By Gracie Riley
Imagine a stereotypical college student. What often comes to mind is a groggy, sleep-deprived and overworked person who would do anything for either a coffee or a three-hour nap. Scratch that — even a 20-minute nap.
But among the dazed and sleepy pack of students are the early birds. Not only are these Terps willing to wake up before the sun rises, they actually enjoy it.
Where are some of these early morning risers flocking to? To them, the answer is simple: BodyPump, an intense hour-long fitness class that strengthens all the main muscle groups through various and specific fitness exercises.
Stacia Odenwald understands its appeal. The senior English and French major was introduced to the BodyPump craze in high school. Since then, she has been hooked.
Now, as a first-semester BodyPump instructor at the University of Maryland’s Eppley Recreation Center, she wants others to join in on the early morning fun.
But it has been difficult for Odenwald to get people up and out of bed for fitness. Odenwald’s biggest challenge is the part that every student struggles with: waking up early.
“Waking up early to work out is one thing, but waking up to teach the class is a completely different challenge,” Odenwald explained.
“Because I was one of the last instructors to get certified and it fit into my schedule, I got thrown into teaching in the morning,” she added. “Originally I was not a morning person, but luckily I have grown to love it.”
And there’s a good reason for why Odenwald does not complain about waking up before 7 a.m. and trekking from her Knox Road apartment to the North Campus gym. To her, it’s great to cross “working out” off her list by the time a good portion of college students are either sleeping or starting to wake up.
But there is a method to the morning madness.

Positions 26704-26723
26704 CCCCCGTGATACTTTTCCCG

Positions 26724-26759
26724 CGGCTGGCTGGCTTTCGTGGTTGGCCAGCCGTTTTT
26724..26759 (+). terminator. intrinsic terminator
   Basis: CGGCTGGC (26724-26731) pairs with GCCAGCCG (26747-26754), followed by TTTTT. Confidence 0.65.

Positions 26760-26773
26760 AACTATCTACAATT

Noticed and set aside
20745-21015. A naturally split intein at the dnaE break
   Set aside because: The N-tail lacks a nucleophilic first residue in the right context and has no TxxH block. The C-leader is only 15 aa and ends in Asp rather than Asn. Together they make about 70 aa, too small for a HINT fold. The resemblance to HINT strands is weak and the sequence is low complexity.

According to Brianne Rowh, the assistant director of fitness at the Recreation & Wellness Center, “working out in the morning helps to boost energy, mental acuity and focus throughout the day.”
“Studies show that mental acuity is heightened 4-10 hours post-workout,” Rowh added.
Perhaps that is why so many early morning participants are consistent returners.
Morning BodyPump instructor Jacklyn Gentile revealed that, of the 25 students who attend a class on one particular day, she typically recognizes more than half of them from previous classes throughout the semester.
One of those veteran BodyPump enthusiasts who ventures across campus every Tuesday and Thursday is senior communication major Mary Wright.
Although she continuously finds the will power to get to the gym, Wright admits that it is not easy for her either.
“It is so hard to find the motivation so early,” Wright said. “Every morning I contemplate sleeping in, but I thank my four alarms for not letting me.”
There is clearly a reason why people love BodyPump, even in the wee hours of the morning. Perhaps it is time for college students to break the cycle and try something new.
What’s the worst that could happen?